Sounds nice. The kind of IT I do is explaining to people that Yahoo is not the whole internet, and that when they "call Yahoo" about their email not working, they're literally calling scammers pretending to be Yahoo because Yahoo doesn't have real customer support.

I always imagined game companies would outsource their IT though. Is it really busy enough there to need a multi-person, full-time IT staff?
 

Omnomnick

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Sounds nice. The kind of IT I do is explaining to people that Yahoo is not the whole internet, and that when they "call Yahoo" about their email not working, they're literally calling scammers pretending to be Yahoo because Yahoo doesn't have real customer support.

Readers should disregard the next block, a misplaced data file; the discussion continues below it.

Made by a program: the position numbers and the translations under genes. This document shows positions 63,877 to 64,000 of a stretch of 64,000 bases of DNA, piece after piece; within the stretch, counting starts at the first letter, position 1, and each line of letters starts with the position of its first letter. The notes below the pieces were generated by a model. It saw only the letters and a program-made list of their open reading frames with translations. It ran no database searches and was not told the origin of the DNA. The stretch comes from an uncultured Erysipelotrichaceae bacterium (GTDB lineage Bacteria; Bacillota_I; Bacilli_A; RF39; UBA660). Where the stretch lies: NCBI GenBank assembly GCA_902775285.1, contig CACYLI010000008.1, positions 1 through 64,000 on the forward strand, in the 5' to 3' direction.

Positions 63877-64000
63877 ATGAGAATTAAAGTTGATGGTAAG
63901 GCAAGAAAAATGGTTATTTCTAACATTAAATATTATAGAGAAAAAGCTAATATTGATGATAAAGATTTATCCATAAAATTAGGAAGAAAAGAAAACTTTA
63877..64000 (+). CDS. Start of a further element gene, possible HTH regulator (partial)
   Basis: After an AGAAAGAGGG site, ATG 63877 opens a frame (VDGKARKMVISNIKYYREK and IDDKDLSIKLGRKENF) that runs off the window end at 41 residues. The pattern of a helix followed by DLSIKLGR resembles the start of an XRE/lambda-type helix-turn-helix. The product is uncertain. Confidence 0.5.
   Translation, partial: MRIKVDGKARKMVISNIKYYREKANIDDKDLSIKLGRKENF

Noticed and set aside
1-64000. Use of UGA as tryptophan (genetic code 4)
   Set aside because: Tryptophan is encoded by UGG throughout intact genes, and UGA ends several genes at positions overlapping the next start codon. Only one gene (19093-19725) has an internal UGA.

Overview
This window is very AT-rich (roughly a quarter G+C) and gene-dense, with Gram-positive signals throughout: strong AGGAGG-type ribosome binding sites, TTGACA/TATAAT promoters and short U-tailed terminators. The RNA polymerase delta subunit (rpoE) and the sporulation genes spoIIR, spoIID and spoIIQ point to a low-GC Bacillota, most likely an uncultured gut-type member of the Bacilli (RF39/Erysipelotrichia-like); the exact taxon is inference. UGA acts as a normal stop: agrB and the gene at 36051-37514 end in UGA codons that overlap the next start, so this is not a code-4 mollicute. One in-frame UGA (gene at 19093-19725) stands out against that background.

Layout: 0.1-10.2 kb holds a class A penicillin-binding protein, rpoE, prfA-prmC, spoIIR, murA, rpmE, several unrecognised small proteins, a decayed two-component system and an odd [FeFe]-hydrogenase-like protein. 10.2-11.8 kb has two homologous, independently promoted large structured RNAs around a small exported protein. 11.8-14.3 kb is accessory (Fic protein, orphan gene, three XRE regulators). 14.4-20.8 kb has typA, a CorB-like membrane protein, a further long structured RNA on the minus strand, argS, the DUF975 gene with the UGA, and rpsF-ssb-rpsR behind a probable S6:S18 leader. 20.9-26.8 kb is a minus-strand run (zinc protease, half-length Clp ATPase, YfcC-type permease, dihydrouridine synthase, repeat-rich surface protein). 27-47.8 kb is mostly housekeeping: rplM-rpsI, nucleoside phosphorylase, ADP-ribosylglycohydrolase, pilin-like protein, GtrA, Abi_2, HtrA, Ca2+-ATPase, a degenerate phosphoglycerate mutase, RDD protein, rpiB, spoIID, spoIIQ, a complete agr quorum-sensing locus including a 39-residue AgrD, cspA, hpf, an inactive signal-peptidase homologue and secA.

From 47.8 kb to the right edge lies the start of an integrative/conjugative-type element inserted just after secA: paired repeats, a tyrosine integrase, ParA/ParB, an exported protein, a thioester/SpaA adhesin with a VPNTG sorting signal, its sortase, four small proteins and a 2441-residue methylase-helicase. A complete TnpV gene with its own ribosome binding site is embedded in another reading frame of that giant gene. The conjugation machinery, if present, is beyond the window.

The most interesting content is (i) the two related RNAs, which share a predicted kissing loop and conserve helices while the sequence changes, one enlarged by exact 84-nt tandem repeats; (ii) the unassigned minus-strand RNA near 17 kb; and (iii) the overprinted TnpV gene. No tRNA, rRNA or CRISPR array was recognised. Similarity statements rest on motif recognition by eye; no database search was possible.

I always imagined game companies would outsource their IT though. Is it really busy enough there to need a multi-person, full-time IT staff?
Definitely is - We're a pretty small team of 5 which has expanded upwards from the 3-4 present when I first started. Most of the team focus on projects and large-scale developments to improve the business, while I'm a lot more focused on individual support jobs that come in as and when needed. Even with the workload spread out between all of us, I still find very little time in any given day to do additional work away from reacting to the needs of the development team. Not that I'm complaining!